Is that how a lot of this is recorded?
When I’m in charge, yeah; because I’m lazy. There are a couple songs like that. But the engineer I work with all the time, Jens Jungkurth, is a mad scientist. So, there will be situations, like that song “Enfant;” that’s five mics on drums. Whenever we track and bounce it to Pro Tools, it always goes down to one or two. Even if there are five mics on the drums, they’ll get summed and go to one or two tracks. Because five mics on the drums, once I get it in Pro Tools, it’s going to take me forever to figure out what I like. I’d rather have no options than five options.
That takes guts to put a track on a record that was recorded with one mic.
To me, at least, there are two paths for drums: You’re either going to get a clean sound, or an interesting sound. It’s much easier to get an interesting sound with one or two mics.
To me, it’s a good-sounding drum kit, in a good-sounding room, with a good player.
Absolutely. I was doing this project that was slightly reggae. The reggae I like is all the Lee Perry [Tape Op #136] and early ‘70s, like Scientist [#136]. I put the drums through a phaser, but just for the electronics and maybe a little bit of phase. When I ran it back, I kept the old drums in by mistake. They were completely out of phase, and it sounded exactly like the record I was trying to make it sound like. Back in the day, reggae was out of phase constantly.
I interviewed Lee Perry and Scientist, and I spent some time with Lee Perry.
He’s the greatest producer of all time. It’s all instinct, right?
There’s nothing to it. He had shitty equipment but an amazing ear, and he didn’t give a fuck.
Are you scoring your songs out and giving people lead sheets, or is it all, “Let me show you the tune”?
It’s like, “Let me show you this music I’ve been listening to. Now let’s do something like it.” About 90 percent of the music I make starts like that. “Oh, I like how this record sits. I want to do something like this.”
I read that Adult Themes was the score to an “imaginary movie.” Is it helpful for you to imagine scenes as you’re scoring, or are you scoring and then imagining scenes?
I’d been listening to a bunch of soundtracks. I liked the fact that they were these unconventional song forms. Some of them had very little melody, and some are mood pieces that were obviously meant to go along with some visual.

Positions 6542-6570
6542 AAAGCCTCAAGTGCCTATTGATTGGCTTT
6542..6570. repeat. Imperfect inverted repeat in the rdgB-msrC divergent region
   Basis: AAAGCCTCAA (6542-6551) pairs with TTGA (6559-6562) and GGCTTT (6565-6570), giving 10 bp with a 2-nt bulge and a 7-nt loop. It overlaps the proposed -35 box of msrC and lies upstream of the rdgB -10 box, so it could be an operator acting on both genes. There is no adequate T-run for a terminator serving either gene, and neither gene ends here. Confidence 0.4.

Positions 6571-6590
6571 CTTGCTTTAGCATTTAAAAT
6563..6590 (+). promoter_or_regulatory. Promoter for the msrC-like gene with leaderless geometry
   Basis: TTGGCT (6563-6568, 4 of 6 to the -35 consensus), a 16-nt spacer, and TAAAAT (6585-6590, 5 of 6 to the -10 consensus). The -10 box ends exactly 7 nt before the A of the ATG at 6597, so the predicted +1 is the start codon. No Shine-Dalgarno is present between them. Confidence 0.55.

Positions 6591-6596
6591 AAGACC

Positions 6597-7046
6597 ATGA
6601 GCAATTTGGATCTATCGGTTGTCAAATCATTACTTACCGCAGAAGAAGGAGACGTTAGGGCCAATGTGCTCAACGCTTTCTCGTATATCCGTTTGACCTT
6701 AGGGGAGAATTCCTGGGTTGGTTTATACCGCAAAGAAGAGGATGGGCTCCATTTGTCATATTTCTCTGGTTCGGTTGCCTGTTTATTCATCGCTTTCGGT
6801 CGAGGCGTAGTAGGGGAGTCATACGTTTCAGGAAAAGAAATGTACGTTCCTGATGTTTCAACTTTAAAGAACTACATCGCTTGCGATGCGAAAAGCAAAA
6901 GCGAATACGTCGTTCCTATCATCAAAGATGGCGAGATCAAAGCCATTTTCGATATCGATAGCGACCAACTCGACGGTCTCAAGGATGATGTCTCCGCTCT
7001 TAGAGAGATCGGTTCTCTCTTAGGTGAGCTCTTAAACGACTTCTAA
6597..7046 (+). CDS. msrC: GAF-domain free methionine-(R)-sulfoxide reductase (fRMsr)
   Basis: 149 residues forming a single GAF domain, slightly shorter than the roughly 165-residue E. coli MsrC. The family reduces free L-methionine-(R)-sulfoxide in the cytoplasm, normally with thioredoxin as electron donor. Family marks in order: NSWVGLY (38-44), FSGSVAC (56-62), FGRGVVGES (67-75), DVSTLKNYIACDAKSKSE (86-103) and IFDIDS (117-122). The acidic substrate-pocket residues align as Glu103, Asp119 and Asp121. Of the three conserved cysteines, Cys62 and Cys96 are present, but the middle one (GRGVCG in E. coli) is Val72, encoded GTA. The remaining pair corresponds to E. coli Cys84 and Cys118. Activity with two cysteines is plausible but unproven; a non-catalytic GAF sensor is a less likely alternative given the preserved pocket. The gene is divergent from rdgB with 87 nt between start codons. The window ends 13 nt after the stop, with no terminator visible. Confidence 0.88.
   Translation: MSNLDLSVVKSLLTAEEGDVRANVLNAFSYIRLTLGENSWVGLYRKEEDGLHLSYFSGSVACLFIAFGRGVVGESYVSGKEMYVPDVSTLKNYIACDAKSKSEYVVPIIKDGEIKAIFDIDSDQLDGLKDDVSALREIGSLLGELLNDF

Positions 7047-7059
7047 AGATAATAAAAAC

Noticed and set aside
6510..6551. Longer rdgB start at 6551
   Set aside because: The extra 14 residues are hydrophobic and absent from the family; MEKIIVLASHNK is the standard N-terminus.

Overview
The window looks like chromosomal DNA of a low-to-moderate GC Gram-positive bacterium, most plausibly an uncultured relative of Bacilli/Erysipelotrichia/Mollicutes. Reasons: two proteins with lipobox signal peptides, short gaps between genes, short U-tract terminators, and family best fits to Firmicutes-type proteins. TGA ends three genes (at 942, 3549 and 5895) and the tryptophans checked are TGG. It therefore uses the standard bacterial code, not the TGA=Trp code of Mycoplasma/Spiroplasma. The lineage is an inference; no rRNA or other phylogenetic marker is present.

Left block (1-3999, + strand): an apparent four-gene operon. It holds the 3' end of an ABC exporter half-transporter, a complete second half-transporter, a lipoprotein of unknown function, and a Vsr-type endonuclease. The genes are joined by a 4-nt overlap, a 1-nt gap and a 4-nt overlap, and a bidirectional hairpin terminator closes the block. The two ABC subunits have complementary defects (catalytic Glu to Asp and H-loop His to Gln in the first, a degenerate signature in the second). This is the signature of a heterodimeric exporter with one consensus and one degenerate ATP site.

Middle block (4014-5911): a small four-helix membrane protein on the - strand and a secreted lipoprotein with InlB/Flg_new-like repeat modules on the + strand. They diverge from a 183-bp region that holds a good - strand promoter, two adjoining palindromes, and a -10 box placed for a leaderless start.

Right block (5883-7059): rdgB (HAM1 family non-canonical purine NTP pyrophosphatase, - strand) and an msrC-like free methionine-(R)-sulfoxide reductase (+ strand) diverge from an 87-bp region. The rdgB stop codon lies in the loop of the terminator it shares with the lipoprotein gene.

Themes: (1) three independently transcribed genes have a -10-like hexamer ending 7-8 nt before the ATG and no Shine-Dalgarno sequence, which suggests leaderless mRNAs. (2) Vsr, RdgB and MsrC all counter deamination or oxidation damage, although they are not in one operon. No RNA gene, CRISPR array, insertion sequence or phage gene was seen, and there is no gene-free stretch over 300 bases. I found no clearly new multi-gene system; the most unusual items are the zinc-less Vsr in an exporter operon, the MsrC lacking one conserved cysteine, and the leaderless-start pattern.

Right. Let’s jump in and talk about some of the tracks on the record. I have several favorites. Let’s start with “Villa.”
The very first day we recorded we did five songs we made up on the spot, and one of them was “Villa.” That one sat for a long time before I figured out what to do with it. François de Roubaix has this one song, “Dernier Domicile Connu.” It’s been sampled 25 times by Missy Elliott, Lana Del Rey, and Kid Cudi. It starts with this percussion loop that he made, and then it has this cello bit that people love to sample. At the beginning of the song I wanted to do something like that with a weird percussion loop. I did that on Ableton. That was one of the last songs to come together, because I couldn’t figure that one out for a while. I love Ableton as a program. It’s like playing video games. It’s essentially these blocks. What you see is not really music. You know how if you play Tetris too long, you go to sleep and keep playing Tetris in your head? That’s how I’d get with Ableton. I’d be cutting and pasting blocks of music in my dreams.
To have this esoteric French B-movie film score showing up in American hip-hop, how do you think that happens?
I know. The hip-hop producers I know from that era have the craziest knowledge of American music. It’s insane. I met Pete Rock once. I was in this room with him, Madlib, and a couple of other people. Pete Rock knew more than anybody else in the room. If you played him any record, he knew it, knew the label it was on, and knew the producer. All those guys were digging for records. And then, when they found records, they’d read everything about it. If they liked the arranger on a Curtis Mayfield record, they went and found the arranger’s other records.